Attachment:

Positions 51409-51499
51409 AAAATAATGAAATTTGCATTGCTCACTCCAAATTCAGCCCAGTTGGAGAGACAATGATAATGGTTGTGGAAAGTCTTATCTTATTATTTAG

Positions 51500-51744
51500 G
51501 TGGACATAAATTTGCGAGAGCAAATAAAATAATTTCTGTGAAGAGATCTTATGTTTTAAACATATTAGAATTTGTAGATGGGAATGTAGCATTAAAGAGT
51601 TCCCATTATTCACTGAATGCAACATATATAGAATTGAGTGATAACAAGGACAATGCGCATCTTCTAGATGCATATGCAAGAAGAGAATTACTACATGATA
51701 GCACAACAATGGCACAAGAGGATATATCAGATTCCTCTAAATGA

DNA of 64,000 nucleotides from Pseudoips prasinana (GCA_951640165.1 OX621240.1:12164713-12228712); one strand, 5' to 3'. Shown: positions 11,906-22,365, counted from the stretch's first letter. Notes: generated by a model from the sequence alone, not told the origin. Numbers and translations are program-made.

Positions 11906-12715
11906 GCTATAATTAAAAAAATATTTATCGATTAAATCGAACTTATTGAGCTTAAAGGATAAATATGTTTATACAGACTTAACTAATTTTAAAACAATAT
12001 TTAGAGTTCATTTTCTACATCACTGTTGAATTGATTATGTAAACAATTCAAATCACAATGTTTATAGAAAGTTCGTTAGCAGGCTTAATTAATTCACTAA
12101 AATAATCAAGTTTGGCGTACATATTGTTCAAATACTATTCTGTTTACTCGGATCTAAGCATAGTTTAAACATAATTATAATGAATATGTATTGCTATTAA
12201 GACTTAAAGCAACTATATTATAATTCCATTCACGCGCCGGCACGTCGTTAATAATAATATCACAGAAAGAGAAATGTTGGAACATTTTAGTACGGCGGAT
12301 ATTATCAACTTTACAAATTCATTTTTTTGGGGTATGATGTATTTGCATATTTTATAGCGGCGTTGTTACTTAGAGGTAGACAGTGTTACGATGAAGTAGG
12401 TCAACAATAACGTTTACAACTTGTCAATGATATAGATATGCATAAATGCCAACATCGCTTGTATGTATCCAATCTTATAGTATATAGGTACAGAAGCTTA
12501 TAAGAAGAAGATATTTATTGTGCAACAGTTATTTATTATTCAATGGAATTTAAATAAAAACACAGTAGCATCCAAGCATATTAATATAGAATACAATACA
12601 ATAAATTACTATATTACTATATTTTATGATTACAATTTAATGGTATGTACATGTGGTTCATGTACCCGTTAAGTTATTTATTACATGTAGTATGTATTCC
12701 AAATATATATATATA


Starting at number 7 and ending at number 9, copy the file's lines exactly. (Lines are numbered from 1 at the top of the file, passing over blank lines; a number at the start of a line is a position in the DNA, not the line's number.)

51701 GCACAACAATGGCACAAGAGGATATATCAGATTCCTCTAAATGA

DNA of 64,000 nucleotides from Pseudoips prasinana (GCA_951640165.1 OX621240.1:12164713-12228712); one strand, 5' to 3'. Shown: positions 11,906-22,365, counted from the stretch's first letter. Notes: generated by a model from the sequence alone, not told the origin. Numbers and translations are program-made.

Positions 11906-12715